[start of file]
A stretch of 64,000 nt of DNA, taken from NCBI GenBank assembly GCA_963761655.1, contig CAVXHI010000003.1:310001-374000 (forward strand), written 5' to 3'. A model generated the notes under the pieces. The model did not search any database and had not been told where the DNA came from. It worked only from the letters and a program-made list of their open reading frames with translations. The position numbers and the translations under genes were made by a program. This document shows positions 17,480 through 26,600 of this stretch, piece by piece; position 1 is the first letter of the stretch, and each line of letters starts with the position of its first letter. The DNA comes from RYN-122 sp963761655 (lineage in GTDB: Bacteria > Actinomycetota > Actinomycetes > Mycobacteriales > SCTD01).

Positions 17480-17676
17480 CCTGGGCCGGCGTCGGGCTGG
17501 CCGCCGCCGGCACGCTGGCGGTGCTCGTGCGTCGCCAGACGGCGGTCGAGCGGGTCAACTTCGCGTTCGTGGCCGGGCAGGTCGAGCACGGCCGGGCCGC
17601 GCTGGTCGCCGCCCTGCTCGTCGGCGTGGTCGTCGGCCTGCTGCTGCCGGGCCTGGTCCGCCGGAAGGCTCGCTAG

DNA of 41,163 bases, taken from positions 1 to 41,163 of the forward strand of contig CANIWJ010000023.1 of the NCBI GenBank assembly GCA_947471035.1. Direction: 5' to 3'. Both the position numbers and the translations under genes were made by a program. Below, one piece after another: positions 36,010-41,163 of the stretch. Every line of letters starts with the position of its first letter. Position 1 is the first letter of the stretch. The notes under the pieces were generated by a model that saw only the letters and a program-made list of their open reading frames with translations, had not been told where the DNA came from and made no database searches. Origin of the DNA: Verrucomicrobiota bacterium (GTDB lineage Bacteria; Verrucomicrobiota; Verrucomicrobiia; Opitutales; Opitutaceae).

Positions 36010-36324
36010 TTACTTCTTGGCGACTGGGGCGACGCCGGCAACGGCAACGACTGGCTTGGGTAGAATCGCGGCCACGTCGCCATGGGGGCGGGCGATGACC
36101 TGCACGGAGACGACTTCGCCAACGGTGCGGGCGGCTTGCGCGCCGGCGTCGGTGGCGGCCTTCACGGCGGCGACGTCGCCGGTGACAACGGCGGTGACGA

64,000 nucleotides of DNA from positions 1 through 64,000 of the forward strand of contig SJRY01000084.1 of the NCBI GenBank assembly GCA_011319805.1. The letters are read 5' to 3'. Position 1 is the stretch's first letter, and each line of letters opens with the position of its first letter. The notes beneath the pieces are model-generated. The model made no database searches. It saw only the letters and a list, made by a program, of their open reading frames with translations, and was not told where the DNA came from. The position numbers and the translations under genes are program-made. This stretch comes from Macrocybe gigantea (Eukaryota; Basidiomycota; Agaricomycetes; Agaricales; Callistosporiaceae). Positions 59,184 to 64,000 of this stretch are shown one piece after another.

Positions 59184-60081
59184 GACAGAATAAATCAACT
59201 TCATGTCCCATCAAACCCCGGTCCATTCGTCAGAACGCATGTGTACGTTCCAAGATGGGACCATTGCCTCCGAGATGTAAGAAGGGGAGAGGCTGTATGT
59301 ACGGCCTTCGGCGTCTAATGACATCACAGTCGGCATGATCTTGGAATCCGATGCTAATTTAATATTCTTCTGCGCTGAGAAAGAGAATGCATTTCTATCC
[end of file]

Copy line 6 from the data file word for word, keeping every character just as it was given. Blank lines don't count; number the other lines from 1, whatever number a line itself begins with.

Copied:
DNA of 41,163 bases, taken from positions 1 to 41,163 of the forward strand of contig CANIWJ010000023.1 of the NCBI GenBank assembly GCA_947471035.1. Direction: 5' to 3'. Both the position numbers and the translations under genes were made by a program. Below, one piece after another: positions 36,010-41,163 of the stretch. Every line of letters starts with the position of its first letter. Position 1 is the first letter of the stretch. The notes under the pieces were generated by a model that saw only the letters and a program-made list of their open reading frames with translations, had not been told where the DNA came from and made no database searches. Origin of the DNA: Verrucomicrobiota bacterium (GTDB lineage Bacteria; Verrucomicrobiota; Verrucomicrobiia; Opitutales; Opitutaceae).